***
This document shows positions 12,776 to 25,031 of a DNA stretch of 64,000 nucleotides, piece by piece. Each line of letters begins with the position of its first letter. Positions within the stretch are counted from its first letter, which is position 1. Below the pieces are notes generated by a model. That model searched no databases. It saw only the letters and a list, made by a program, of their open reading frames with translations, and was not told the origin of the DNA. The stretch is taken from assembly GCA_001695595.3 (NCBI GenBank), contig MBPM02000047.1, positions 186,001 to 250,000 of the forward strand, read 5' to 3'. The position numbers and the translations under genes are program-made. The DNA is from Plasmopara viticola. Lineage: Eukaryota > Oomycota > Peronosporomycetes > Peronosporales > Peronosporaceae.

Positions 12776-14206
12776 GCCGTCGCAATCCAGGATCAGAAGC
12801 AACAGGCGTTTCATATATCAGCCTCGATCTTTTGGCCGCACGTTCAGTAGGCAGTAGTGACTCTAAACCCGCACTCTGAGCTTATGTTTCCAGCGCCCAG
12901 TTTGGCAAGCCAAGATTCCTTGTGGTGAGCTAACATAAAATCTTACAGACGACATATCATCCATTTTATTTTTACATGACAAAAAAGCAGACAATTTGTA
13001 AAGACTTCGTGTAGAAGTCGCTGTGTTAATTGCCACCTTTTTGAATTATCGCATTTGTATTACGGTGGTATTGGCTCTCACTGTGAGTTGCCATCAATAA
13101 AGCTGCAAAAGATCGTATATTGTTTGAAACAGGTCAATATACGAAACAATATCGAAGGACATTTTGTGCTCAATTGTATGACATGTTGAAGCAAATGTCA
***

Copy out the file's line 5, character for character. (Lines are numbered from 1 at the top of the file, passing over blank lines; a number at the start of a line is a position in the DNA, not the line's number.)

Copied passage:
12901 TTTGGCAAGCCAAGATTCCTTGTGGTGAGCTAACATAAAATCTTACAGACGACATATCATCCATTTTATTTTTACATGACAAAAAAGCAGACAATTTGTA